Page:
Next up is the body of the credit dispute letter. This is where you point out specific examples. You will need to make sure the information that follows is coordinated with your report. This will make reading and understanding your credit dispute letter much easier, possibly yielding better results. Here's how to write this portion, and make it easy for the reader to follow your report. For the purposed of this article, I will include the closing in this section, hopefully making it easy for you to follow.

1. Label the items in question on your report. Reference them during your initial sentences. Try something like; "The item labeled number 1, which was reported by company x, is not accurate." If you have more than one error, point them all out right away.

2. Tell them what you want. "I am asking for complete deletion of this item."

3. Explain the evidence. "I have enclosed a copy of a cashed check for your review." State your evidence, and be sure to include it in the package. Label any evidence you have to correspond with the error in question when you write a credit dispute letter.

4. Tell them what you expect. You should let the bureau know exactly what your expectations are; "I am asking you to investigate as soon as possible. I would like this inaccuracy removed from my report." Let them know your expectations when you write a credit dispute letter, it's how to get things done.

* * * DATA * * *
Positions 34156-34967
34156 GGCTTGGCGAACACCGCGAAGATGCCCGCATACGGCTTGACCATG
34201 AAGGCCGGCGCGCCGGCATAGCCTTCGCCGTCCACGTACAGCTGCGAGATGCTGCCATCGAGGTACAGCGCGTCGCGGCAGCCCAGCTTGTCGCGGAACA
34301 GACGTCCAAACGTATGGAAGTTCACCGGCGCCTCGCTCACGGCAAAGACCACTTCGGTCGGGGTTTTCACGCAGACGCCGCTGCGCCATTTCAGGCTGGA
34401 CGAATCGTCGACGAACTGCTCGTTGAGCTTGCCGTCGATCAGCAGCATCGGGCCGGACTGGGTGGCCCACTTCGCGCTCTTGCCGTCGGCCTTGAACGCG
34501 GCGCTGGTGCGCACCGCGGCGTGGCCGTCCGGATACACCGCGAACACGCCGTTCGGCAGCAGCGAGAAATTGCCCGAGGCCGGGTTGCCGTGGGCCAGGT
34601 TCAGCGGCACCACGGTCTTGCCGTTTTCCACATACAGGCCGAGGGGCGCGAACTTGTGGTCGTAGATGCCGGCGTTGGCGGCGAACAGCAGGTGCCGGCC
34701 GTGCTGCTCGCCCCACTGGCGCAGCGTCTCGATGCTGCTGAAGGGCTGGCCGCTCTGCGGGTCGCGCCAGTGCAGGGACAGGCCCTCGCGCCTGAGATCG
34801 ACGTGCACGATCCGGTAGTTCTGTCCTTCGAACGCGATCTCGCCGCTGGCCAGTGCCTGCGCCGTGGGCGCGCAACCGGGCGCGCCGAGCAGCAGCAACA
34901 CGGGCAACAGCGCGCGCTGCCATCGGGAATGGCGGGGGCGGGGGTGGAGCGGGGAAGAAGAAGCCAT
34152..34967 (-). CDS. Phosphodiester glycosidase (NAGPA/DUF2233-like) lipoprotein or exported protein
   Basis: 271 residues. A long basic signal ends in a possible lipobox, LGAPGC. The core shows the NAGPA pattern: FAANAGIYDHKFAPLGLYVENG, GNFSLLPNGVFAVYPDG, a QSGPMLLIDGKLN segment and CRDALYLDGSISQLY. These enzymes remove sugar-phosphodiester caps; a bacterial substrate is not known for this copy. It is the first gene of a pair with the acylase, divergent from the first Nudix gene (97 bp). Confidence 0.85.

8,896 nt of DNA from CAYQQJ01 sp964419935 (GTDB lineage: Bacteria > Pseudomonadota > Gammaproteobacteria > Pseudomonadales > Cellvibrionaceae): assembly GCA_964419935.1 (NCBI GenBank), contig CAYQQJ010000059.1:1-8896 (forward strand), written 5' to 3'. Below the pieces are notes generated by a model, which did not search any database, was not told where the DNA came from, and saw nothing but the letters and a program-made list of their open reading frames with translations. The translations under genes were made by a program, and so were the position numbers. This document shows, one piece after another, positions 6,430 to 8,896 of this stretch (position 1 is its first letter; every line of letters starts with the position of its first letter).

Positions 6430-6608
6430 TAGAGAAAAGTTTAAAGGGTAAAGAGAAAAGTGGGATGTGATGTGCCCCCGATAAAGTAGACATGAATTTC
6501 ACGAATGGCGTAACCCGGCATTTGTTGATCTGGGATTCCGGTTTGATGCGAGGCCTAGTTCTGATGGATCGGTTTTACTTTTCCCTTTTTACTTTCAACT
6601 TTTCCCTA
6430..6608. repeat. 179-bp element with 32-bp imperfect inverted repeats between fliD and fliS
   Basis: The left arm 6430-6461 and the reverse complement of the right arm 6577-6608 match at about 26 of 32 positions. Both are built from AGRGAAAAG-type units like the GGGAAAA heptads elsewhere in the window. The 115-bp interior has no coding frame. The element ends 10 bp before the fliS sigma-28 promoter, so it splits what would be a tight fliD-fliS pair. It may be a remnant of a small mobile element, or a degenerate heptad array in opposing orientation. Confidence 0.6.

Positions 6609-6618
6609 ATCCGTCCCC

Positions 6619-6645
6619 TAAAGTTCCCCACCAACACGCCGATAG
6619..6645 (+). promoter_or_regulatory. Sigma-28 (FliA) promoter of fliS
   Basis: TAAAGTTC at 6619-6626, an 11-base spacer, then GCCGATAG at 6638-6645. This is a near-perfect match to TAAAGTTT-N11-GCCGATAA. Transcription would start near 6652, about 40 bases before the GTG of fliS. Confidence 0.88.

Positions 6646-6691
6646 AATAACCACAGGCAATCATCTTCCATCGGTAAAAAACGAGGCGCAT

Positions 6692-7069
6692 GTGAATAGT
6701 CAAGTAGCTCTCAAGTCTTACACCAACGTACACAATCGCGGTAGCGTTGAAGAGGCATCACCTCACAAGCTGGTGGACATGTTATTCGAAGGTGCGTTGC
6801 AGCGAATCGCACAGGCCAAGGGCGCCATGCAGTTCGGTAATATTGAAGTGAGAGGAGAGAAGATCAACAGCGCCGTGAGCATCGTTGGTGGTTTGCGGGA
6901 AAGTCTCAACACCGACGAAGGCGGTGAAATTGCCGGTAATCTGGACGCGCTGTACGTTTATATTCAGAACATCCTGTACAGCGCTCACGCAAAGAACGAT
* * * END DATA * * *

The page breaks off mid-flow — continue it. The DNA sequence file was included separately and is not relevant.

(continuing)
5. Closing the memo. Be sure to type your name and allow for room to sign. Your signature may be required to process your claim.

Odds and ends for success:

There are some very basic things you should do to serve as "insurance" to improve your chances of success. To increase the odds of your credit dispute letter being successful, you should follow a few simple steps.

1. Keep it neat and professional. You will be dealing with professional people, act accordingly.

2. Double check to make sure all information is labeled and included in the envelope. Failing to include any needed information in your credit dispute letter will decrease the effectiveness.

3. Keep copies for your own personal records. If errors are not fixed, you have something to fall back on. These should be treated as legal papers. Store the copies of your credit dispute letter in a safe place.

4. Spend the extra money to get delivery confirmation of your credit dispute letter. This way, nobody can claim they didn't receive it. This is how to cover yourself when you learn how to write a credit dispute letter.

5. Continue to monitor your report. On occasion, you will successfully correct the errors in your report, only to have them show back up again at a later date. By monitoring your report, you'll be able to immediately take action to get the problem fixed.

When you learn how to write a credit dispute letter, you can really see just how easy it can be. You should know that the law is on your side. Federal law mandates a quick resolution, typically 30 days. You can expect quick results with your credit dispute letter.

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Comments

Jul 10, 2010 6:50pm
x3xsolxdierx3x
Never had to do this...but, hopefully this article is beneficial to those who could use it....